Summary of I Kissed Dating Goodbye

I Kissed Dating Goodbye - Joshua Harris
I Kissed Dating Goodbye – Joshua Harris

Read this book. Seriously. It will change your opinion on dating forever.

 Download I Kissed Dating Goodbye PDF

Here’s a helpful summary by Tim Grissom:

“I do not believe that dating is sinful,” writes Joshua Harris. “I view dating in a similar light as I view fast-food restaurants–it’s not wrong to eat there, but something far better is available.” In a methodical, practical, and challenging manner, Harris then goes on to describe the “better” way of romance, a way that might spare many heartaches and regrets.

While thematically focused on how to build proper male-female relationships, the real message of I Kissed Dating Goodbye is about a maturing relationship with God. Dating–in a traditional sense–is one of the greater obstacles to young men and women growing in Christ as they ought. Dating is broken; it needs to be fixed. Just a part of growing up

Most kids grow up thinking that dating is an essential part of being a teenager. To them, life is a series of one-girlfriend (or boyfriend)-after-another, which really amounts to one-heartache-after-another. A two-year relationship seems like a long-term commitment. Even those who make it through the junior-high and senior-high years with their sexual purity intact will often emerge with damaged emotions, bitterness, and cynicism. To be sure, much of the damage may have been inflicted by the individuals involved, but likewise the system itself is faulty. There must be a better way to interact with members of the opposite sex, a less hurtful means to find a suitable life partner. Smart love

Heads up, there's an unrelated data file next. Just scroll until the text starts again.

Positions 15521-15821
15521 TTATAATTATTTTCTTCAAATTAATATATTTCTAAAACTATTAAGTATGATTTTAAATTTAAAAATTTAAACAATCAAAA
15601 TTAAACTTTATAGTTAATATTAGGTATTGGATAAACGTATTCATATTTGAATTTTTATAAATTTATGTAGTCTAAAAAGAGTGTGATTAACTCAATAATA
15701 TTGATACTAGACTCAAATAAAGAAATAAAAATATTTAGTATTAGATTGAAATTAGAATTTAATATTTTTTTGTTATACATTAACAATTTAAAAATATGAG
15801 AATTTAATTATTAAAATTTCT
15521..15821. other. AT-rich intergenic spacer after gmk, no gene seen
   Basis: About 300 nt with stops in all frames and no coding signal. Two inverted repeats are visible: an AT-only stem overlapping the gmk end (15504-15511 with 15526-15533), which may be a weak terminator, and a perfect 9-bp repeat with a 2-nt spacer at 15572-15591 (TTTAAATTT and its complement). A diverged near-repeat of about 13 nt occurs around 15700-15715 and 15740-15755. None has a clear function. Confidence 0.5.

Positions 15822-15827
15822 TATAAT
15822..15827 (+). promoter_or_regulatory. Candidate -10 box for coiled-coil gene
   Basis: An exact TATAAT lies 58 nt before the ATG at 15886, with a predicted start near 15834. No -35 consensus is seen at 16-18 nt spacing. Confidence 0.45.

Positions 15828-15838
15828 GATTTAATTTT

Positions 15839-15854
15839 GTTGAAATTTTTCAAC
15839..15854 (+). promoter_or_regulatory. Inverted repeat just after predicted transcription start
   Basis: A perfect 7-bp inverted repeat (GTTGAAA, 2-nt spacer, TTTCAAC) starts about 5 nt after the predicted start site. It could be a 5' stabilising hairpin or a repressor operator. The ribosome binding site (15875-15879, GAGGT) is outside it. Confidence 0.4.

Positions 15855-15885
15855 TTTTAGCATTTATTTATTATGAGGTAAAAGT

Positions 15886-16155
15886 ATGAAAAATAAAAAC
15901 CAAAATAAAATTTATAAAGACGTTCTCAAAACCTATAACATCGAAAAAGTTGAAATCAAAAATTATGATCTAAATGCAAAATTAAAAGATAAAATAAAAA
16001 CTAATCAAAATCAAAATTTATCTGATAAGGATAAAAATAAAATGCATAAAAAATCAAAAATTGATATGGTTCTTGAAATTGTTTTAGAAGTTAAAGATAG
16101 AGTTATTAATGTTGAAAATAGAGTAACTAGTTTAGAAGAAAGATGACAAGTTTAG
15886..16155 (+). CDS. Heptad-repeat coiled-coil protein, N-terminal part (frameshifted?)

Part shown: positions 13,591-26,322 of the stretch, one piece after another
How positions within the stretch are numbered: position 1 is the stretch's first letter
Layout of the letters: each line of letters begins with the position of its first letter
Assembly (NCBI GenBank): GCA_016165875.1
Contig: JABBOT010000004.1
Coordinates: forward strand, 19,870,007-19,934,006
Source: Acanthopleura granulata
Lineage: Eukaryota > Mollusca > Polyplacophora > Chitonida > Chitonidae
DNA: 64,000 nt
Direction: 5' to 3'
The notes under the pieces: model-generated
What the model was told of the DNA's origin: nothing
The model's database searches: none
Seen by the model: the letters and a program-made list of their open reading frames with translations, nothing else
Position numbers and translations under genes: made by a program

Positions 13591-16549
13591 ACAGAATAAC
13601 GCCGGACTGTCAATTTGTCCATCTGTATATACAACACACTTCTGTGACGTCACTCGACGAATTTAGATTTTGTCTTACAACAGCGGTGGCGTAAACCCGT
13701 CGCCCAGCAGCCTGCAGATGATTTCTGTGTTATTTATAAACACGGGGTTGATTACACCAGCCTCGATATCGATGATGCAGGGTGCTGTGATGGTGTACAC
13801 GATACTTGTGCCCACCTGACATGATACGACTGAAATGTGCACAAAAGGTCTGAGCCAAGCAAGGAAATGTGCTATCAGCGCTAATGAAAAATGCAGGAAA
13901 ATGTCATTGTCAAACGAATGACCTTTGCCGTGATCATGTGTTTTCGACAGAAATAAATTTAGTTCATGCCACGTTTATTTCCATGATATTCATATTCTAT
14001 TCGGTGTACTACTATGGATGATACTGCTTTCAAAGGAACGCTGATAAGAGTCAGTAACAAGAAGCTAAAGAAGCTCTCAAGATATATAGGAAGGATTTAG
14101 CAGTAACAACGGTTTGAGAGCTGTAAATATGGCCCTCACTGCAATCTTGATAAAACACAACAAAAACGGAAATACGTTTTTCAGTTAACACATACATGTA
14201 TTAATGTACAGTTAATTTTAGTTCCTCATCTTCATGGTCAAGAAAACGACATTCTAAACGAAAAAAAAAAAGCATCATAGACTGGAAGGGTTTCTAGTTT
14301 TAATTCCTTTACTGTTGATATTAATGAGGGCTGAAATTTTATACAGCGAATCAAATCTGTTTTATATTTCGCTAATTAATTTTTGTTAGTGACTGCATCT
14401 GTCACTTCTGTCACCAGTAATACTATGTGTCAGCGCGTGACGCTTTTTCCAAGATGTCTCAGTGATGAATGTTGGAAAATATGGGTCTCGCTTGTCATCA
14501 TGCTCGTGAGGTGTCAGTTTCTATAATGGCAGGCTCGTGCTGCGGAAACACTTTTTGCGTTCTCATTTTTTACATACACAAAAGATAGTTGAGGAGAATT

Joshua Harris, himself no stranger to the hurts and pitfalls of dating, offers a solution–something he calls smart love. Smart love begins with the desire for God’s best, and, by default, requires a knowledge of and a willingness to obey God’s rules. Smart love is revolutionary; its object is God and others, never self. Harris describes it against the backdrop of his own form practice of (what else?) “dumb love”: “I was primarily interested in what I could get, such as the popularity a girlfriend could give me or the comfort and pleasure I could gain physically or emotionally from a relationship…. I lived ‘dumb love’–choosing what felt good for me instead of what was good for others and what pleased God.” He follows this admission with two piercing questions:
-Does love motivate the guy who sleeps with his girlfriend when it will scar her emotionally and damage her relationship with God?